Responsibility and Conscience

Lynne Belaief

Philosophy Today
Philosophy Today

In philosophical ethics, if one asks the question, is ethics possible, it is inconveniently, and, I will argue, erroneously assumed that he has also raised the notorious problem, what is the definition of “the good”? Various confusions attend the latter inquiry, including the remarkably ambiguous insistence that “the good” cannot be defined – implying that one in fact knew a great deal about its meaning in order to know this. I here intend to reject this typical but inconvenient quest principally because all such initial inquiries into the definition of “the good” are potentially important only within a particular ethical perspective, which is already therefore presupposed as true. The logic and ethical value of that perspective, here named legalistic or authoritarian ethics, is to be contrasted with the perspective called creative ethics, and discarded.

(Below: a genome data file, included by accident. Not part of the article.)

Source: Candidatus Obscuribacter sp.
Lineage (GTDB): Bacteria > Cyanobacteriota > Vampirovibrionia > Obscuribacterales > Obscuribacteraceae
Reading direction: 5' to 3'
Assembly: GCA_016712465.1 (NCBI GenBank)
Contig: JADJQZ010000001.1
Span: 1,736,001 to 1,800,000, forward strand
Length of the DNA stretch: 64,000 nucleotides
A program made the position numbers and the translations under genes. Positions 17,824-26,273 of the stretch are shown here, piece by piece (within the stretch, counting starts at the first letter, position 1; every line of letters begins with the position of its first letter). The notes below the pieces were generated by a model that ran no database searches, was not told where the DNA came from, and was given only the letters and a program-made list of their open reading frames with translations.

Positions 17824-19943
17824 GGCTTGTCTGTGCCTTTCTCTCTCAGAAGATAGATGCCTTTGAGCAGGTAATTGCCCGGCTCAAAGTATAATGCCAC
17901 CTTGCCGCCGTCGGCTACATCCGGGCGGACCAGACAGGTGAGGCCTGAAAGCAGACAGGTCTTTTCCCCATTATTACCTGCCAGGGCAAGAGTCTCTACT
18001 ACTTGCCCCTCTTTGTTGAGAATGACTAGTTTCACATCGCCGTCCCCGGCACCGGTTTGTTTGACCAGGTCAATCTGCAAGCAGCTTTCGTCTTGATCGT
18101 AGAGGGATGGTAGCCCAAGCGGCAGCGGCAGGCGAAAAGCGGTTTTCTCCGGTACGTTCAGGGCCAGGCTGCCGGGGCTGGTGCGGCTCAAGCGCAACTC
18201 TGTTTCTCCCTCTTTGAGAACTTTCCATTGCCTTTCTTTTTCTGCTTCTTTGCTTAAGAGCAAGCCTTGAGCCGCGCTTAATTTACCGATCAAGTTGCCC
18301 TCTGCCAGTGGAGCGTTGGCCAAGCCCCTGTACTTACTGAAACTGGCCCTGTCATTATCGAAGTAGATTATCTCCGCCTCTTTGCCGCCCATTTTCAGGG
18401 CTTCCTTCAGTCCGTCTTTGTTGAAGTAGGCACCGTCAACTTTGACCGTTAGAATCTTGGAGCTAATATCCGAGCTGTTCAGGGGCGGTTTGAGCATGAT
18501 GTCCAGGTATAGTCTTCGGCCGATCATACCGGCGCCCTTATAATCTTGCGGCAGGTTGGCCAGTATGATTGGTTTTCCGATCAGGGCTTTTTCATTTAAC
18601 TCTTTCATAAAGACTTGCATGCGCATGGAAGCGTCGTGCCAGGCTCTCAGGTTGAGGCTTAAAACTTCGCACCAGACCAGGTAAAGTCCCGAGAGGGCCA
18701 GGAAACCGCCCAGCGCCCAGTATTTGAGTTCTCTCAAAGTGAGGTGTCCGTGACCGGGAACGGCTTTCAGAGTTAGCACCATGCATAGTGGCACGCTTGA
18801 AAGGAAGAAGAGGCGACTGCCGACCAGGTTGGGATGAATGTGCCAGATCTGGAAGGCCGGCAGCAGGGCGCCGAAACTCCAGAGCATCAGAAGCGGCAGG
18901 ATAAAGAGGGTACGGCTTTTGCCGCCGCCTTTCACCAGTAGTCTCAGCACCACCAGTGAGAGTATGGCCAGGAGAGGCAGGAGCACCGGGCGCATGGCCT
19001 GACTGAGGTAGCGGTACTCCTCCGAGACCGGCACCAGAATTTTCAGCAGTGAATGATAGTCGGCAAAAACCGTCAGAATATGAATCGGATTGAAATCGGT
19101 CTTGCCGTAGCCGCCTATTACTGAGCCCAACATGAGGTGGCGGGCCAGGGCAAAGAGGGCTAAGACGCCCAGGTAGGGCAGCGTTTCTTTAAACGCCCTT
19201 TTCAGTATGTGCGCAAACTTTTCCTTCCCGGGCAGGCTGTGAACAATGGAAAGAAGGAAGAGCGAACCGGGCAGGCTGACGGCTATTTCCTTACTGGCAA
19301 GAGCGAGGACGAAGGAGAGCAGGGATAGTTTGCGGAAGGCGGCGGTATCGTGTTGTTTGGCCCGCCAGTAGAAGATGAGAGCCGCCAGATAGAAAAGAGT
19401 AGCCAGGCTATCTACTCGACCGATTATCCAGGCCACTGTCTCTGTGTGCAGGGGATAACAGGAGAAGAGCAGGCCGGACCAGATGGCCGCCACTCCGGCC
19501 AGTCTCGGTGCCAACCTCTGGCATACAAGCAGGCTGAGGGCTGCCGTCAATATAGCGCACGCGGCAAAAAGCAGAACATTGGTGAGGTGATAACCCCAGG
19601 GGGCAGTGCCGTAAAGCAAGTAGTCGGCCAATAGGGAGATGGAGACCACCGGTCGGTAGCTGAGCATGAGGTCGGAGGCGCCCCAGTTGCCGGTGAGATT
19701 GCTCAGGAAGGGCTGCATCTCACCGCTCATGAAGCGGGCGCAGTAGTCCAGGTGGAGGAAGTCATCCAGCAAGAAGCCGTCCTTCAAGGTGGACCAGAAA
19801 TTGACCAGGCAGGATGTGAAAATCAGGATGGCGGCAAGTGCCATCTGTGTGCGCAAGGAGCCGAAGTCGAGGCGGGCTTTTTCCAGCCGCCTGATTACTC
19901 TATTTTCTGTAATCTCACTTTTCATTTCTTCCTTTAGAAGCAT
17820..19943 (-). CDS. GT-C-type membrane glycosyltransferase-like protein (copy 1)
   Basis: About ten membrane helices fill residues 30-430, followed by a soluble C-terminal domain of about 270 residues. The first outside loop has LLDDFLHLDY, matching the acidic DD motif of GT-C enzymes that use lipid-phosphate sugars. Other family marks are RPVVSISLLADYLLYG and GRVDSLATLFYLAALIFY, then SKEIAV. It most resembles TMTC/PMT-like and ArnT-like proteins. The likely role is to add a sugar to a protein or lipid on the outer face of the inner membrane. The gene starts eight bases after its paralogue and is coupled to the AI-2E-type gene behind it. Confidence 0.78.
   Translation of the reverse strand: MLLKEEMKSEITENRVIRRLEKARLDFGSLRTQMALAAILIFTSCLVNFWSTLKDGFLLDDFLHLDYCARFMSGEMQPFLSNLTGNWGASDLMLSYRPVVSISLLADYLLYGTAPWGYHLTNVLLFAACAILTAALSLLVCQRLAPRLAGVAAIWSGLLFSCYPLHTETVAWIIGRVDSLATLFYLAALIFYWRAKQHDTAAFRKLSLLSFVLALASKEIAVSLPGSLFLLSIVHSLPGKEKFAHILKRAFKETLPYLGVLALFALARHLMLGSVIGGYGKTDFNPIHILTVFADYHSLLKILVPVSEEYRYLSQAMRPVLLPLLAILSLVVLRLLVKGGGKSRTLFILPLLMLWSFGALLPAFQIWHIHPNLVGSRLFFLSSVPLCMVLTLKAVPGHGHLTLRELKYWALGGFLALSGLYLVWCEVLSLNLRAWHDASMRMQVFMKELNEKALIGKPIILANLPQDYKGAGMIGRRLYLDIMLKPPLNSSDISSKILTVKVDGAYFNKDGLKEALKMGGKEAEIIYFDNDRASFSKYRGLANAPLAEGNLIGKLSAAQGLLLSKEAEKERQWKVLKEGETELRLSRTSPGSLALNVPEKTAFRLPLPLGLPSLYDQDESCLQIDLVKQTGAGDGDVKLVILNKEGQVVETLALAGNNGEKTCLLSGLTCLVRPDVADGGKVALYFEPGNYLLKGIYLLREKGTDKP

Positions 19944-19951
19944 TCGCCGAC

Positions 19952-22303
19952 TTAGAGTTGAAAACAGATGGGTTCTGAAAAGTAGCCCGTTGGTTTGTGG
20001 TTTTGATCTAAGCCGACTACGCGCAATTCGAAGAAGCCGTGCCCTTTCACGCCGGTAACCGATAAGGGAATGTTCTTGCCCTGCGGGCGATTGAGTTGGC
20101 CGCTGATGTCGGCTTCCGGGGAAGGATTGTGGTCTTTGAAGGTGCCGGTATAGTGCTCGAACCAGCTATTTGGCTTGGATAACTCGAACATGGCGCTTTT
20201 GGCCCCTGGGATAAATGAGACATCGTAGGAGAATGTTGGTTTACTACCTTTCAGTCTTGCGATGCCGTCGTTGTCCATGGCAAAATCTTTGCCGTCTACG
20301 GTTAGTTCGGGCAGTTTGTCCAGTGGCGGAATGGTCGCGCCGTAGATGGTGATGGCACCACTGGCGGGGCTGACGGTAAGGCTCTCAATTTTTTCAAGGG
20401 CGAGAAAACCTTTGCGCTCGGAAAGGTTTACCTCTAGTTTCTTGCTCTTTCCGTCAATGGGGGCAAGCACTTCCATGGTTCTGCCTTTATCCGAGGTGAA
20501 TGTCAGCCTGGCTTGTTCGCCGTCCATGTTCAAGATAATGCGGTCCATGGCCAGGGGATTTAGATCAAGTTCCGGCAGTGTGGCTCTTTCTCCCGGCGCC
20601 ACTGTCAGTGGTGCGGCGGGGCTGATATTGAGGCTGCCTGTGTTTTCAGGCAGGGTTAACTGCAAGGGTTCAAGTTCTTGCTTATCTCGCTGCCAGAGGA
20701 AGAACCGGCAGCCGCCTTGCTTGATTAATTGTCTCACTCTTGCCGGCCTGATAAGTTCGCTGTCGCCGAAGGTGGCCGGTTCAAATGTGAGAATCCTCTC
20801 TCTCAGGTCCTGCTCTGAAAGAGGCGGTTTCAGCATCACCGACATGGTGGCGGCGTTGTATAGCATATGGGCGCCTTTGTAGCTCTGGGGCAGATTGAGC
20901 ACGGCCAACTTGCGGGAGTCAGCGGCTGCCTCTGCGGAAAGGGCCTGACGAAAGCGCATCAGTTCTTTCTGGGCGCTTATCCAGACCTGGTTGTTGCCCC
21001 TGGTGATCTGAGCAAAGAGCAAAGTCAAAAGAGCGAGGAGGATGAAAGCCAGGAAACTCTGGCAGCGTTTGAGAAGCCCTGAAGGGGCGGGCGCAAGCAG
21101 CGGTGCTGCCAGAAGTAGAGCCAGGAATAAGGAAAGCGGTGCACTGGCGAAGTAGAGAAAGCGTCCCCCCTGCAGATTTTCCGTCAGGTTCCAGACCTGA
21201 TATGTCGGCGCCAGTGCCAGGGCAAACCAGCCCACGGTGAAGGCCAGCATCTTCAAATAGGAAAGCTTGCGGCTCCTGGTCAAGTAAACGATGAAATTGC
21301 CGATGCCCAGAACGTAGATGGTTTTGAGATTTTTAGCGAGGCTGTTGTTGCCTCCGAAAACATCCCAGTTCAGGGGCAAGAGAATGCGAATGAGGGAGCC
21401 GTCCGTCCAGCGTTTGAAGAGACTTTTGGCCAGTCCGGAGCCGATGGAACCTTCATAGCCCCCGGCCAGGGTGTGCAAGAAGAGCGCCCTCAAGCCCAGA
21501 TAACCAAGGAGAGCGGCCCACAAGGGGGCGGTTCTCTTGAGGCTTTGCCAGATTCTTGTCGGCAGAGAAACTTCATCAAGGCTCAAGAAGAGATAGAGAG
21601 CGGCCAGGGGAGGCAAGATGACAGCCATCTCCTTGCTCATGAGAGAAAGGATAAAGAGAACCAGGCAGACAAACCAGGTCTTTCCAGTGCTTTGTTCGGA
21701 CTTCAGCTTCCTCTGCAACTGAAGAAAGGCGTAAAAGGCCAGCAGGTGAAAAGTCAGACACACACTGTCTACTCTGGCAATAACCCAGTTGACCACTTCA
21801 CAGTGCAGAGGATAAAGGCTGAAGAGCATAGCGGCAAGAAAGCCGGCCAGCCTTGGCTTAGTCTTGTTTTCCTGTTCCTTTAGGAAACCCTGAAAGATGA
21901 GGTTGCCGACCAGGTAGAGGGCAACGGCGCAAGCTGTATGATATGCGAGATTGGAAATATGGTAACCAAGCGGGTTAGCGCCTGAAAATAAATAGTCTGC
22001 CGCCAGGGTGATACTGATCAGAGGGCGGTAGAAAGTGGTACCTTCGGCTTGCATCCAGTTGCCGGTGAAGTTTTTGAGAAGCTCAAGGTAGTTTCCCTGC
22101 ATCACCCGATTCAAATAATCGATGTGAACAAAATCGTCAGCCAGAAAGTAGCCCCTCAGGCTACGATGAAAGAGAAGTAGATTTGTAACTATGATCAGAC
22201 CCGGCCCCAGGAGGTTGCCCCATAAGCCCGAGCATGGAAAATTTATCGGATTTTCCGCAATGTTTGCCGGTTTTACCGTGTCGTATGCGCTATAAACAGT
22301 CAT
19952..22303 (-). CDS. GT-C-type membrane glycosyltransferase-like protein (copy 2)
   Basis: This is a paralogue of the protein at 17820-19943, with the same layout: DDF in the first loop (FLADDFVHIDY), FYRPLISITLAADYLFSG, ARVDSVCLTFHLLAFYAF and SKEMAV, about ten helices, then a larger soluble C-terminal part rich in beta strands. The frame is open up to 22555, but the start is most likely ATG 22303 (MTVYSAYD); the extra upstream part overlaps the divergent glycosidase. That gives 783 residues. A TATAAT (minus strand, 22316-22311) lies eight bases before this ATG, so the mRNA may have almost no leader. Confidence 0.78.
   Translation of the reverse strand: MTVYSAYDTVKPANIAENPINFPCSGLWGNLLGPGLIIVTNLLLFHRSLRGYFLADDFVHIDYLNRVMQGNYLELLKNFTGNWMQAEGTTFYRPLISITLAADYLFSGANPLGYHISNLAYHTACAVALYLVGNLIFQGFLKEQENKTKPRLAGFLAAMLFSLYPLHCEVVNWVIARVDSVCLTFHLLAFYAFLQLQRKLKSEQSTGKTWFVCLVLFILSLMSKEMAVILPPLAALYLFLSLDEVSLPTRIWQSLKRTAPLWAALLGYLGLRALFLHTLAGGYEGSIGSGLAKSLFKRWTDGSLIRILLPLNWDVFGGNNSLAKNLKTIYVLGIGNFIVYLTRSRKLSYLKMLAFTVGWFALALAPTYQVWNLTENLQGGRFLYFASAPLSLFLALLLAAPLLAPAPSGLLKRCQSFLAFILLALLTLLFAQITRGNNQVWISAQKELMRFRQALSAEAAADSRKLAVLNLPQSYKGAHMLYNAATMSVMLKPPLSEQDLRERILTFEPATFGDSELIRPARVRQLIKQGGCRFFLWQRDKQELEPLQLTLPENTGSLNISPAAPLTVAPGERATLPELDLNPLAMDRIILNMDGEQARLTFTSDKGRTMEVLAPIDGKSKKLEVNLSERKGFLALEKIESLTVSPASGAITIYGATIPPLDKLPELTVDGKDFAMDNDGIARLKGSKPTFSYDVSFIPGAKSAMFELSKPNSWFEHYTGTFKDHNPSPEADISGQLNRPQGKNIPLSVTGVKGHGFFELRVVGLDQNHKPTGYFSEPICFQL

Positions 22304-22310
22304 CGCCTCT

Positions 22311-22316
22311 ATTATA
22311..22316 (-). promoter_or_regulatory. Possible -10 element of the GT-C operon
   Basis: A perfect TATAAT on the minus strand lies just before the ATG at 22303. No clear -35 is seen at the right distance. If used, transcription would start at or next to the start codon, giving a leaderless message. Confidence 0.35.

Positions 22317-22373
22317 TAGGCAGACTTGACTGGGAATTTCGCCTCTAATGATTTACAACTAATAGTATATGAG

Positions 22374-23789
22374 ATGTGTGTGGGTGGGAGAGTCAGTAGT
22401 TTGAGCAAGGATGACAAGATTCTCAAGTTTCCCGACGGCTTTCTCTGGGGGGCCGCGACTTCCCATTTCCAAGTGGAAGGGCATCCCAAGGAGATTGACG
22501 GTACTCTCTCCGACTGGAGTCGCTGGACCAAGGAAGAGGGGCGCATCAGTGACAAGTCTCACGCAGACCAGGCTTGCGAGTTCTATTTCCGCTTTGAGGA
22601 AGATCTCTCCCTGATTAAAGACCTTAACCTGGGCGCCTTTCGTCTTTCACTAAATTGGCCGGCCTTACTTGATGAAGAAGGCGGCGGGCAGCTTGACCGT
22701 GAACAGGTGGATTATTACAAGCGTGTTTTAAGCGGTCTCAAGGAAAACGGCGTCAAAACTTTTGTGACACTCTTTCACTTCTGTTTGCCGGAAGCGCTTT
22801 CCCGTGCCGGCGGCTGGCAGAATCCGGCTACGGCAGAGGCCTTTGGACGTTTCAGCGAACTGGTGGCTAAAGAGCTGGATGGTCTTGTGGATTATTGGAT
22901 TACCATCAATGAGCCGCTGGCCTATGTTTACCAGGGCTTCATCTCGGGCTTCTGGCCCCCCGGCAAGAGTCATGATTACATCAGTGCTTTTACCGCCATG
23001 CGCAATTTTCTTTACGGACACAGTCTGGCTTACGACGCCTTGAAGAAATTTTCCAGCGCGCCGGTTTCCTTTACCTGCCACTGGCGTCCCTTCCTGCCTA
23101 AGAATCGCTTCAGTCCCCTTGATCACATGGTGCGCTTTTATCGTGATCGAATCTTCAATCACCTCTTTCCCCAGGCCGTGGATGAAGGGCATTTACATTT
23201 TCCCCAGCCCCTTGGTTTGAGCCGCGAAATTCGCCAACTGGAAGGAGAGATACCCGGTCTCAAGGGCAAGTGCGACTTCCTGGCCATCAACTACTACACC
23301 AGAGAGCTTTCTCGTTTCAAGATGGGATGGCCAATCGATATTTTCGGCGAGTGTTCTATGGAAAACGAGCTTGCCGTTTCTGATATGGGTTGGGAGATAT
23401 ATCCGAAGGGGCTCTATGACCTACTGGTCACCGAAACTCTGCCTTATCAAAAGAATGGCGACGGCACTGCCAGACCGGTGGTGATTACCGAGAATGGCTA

Belaief L. Responsibility and Conscience. Philos Today. 1969;13(1):60-79.